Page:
Carrie Steckl earned her Ph.D. in Counseling Psychology with a Minor in Gerontology from Indiana University – Bloomington in 2001. She has spent over ...Read More
Eat your fruits and veggies. Exercise regularly. Don’t drink too much, and don’t ever smoke.
These are all sound pieces of advice when it comes to extending our longevity, and researchers have focused a great deal of time and resources on trying to pinpoint the factors that help us live longer. They’ve even looked at psychological factors such as history of mental health issues. But one thing they haven’t really explored is the impact of one’s belief that he or she will live a long time – at least until now.
A pair of researchers at Purdue University recently explored how older adults’ future health expectations affected their mortality. They used a national sample of 1,266 Americans who were surveyed in 1995 about their self-rated health status and how healthy they thought they would be in ten years. The participants were between the ages of 50 and 74 when they were surveyed, and they were tracked through 2005.
Results showed that those who had positive expectations about their health when they looked ahead ten years were more likely to survive than those who had negative expectations about their future health status. In other words, those who believed they would live longer tended to do so.
In a similar study of the will-to-live, a group of researchers in Finland interviewed a group of 283 home-dwelling older adults between the ages of 75 and 90. The elders were asked in the year 2000 how many more years they would like to live. Information was collected regarding their health status (type and number of conditions) as well as age and gender.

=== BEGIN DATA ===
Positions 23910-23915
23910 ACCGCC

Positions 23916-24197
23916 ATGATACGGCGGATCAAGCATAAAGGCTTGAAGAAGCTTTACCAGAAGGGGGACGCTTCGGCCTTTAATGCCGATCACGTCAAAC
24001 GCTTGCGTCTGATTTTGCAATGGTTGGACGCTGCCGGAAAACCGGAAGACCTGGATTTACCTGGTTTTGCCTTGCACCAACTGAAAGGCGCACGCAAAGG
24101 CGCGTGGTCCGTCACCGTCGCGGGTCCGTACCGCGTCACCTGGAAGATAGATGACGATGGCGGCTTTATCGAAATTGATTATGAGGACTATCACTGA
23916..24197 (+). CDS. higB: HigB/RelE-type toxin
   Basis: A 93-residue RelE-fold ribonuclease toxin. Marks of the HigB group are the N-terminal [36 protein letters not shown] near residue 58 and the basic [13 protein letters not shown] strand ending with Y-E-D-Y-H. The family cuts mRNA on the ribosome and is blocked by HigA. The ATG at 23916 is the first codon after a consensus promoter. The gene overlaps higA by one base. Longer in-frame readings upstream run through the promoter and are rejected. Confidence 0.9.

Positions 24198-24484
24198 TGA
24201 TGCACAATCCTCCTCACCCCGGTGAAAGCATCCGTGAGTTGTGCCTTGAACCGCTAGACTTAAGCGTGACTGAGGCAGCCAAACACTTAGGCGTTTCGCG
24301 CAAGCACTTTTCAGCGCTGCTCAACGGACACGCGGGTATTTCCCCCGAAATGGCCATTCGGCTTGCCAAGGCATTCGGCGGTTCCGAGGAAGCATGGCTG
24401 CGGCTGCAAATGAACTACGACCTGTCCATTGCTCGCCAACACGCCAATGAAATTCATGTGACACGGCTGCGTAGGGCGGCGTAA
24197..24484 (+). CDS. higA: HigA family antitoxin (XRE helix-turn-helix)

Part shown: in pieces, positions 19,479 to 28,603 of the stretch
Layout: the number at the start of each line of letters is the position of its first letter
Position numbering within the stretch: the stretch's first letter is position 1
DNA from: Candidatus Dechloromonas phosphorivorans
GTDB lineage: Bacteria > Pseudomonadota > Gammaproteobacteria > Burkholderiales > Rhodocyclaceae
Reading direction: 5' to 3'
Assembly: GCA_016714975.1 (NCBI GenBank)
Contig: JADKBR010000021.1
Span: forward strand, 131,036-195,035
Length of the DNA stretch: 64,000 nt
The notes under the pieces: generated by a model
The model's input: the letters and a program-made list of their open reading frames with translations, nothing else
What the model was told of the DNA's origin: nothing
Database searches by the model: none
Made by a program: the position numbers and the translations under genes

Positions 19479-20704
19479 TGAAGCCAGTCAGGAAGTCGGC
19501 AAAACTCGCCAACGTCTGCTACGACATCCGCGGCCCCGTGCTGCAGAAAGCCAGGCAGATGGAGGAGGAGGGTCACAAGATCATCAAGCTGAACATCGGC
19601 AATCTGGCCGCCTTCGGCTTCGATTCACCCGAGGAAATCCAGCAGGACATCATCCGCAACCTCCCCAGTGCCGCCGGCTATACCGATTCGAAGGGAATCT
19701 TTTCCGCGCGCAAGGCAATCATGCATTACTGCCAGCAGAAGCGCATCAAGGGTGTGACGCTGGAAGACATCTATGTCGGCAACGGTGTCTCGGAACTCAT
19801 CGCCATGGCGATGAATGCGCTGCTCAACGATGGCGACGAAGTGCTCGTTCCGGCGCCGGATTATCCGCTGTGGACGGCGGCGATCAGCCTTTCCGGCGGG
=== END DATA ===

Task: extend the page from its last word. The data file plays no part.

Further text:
The elders were classified into three groups: those who wished to live less than 5 years, those who wished to live 5 – 10 years, and those who wished to live more than 10 years. The researchers then followed up in 2010 by checking mortality data to see which elders had died and when. Mortality was highest among those who only wanted to live 5 years or less. The researchers realized that this may be due to increased age or illness among those with a decreased will-to-live, so they ran additional statistics that took those factors into account. Interestingly, they found that will-to-live was a strong predictor of survival regardless of the person’s gender, age, or health status.
I liked these studies because they both point to the notion that if we believe we will live longer, or if we cultivate a strong will-to-live, this really could make a difference in our longevity. We certainly can’t control all of the factors surrounding our health, safety, and lifespan, but knowing that our beliefs are powerful enough to make a difference is, well, pretty empowering.
Ferraro, K. F., & Wilkinson, L. R. (2013). Alternative measures for self-rated health for predicting mortality among older people: Is past or future orientation more important? The Gerontologist (Online). doi: 10.1093/geront/gnt098
Karppinen, H., Laakkonen, M.-L., Strandberg, T. E., Tilvis, R. S., & Pitkälä, K. H. (2012). Will-to-live and survival in a 10-year follow-up among older people. Age and Ageing, 41(6), 789-794.